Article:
Sometimes it is just too scary to let someone else make the decisions. Other times the fear of losing someone is so powerful we won’t even let ourselves get close to them. These sound rather extreme but are more common in marriages than we might think. Let’s take a look at what triggers these fears.
Again, we want to acknowledge the research and wisdom of Dr. Weeks and Dr. Treat in examining these fears of intimacy. To recap from Part 1 and Part 2, fear is present in all of our lives to varying degrees and comes with many, many faces. How should we deal with fear? Acknowledge it, name it, and talk to your spouse about it. Always move towards it, not away from it, and you will disempower fear!
Fear #5: Fear of Losing Control or Being Controlled
Weeks and Treat state, that “Healthy relationships are based on mutual control. Partners share the power and control in the relationship.” That is our baseline and our assumption here, that there is some give and take to the control in the marriage. We see the balance in the Bible verse that precedes the classic text about marriage in Ephesians 5: “Submit yourselves to one another”.
Submission is not something to brow-beat your spouse with – it is something to be mutually given in marriage!
Alright, back to the Fear of Control after a little side rant there… 🙂
A spouse with this fear may actively resist or else passively give in to their spouse. This fear is actually very complex as a person may fear that getting too intimate will result in a loss of control of one’s life. There are two levels of meaning here:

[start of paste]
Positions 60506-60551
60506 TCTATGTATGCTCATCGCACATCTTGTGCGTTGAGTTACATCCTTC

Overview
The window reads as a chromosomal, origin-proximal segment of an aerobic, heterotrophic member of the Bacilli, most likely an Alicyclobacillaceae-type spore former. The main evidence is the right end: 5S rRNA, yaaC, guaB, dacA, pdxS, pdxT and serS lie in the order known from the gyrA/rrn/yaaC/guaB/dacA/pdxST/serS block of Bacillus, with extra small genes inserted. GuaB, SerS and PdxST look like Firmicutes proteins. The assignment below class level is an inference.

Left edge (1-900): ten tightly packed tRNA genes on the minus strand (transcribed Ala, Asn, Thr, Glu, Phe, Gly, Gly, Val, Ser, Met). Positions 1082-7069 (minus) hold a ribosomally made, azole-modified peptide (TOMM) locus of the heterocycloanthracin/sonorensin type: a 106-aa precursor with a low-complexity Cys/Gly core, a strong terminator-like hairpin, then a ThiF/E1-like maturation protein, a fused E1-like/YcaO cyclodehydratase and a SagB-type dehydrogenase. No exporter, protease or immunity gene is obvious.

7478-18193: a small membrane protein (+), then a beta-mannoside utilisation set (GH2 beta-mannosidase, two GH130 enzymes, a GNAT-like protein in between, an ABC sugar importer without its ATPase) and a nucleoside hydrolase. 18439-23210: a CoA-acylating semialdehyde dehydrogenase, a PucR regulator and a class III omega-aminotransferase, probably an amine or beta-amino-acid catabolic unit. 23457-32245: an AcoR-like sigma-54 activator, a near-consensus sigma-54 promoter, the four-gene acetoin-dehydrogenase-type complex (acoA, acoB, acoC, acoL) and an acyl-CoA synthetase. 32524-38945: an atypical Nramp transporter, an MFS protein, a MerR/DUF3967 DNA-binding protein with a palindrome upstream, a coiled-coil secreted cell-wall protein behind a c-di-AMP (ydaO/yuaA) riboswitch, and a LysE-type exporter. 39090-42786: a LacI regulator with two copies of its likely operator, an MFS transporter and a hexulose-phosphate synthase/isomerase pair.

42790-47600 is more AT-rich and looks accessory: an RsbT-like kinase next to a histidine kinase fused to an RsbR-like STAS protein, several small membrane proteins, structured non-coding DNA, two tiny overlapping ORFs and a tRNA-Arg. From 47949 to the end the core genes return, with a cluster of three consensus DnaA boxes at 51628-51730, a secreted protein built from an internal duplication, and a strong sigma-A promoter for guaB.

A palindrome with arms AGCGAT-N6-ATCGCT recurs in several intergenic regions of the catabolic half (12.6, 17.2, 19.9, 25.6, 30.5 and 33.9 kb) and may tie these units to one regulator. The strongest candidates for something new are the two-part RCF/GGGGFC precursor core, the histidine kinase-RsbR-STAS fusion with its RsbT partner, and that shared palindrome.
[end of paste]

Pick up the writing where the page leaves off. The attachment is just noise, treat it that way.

- Giving in or fighting control gives us a diversion from having to have deeper discussions that involve mutuality: which really is an intimate activity. This is why it is a fear of intimacy. By being controlled or by being controlling I can keep you out of my inner workings. Both are avoidance strategies.
- The deeper meaning is that losing control means feeling engulfed by the spouse. I lose myself, and my self-identity, if I am not in control. Often these folks will search (and this is paradoxical) for someone to complete themselves (a strong partner) but then need to recoil from that to preserve the little sense of self they do have. They don’t know who they are or what they want.
If you are in the first group, you will not let your guard down to let others know you. Often there is an assumption that the knowledge that comes from being vulnerable will be used against you. At the same time, you may not know how to assert yourself properly.
This often comes from parents who were over-controlling and did not promote competency and maturity. You may have been a child set up to take tasks beyond your capability and then had your parents stand back and watch you flop.
These marriages have a hard time with intimacy because it is more parent-child than equal to equal. It is regressive. It creates something that parallels what happened in your family of origin where your parents were over-controlling.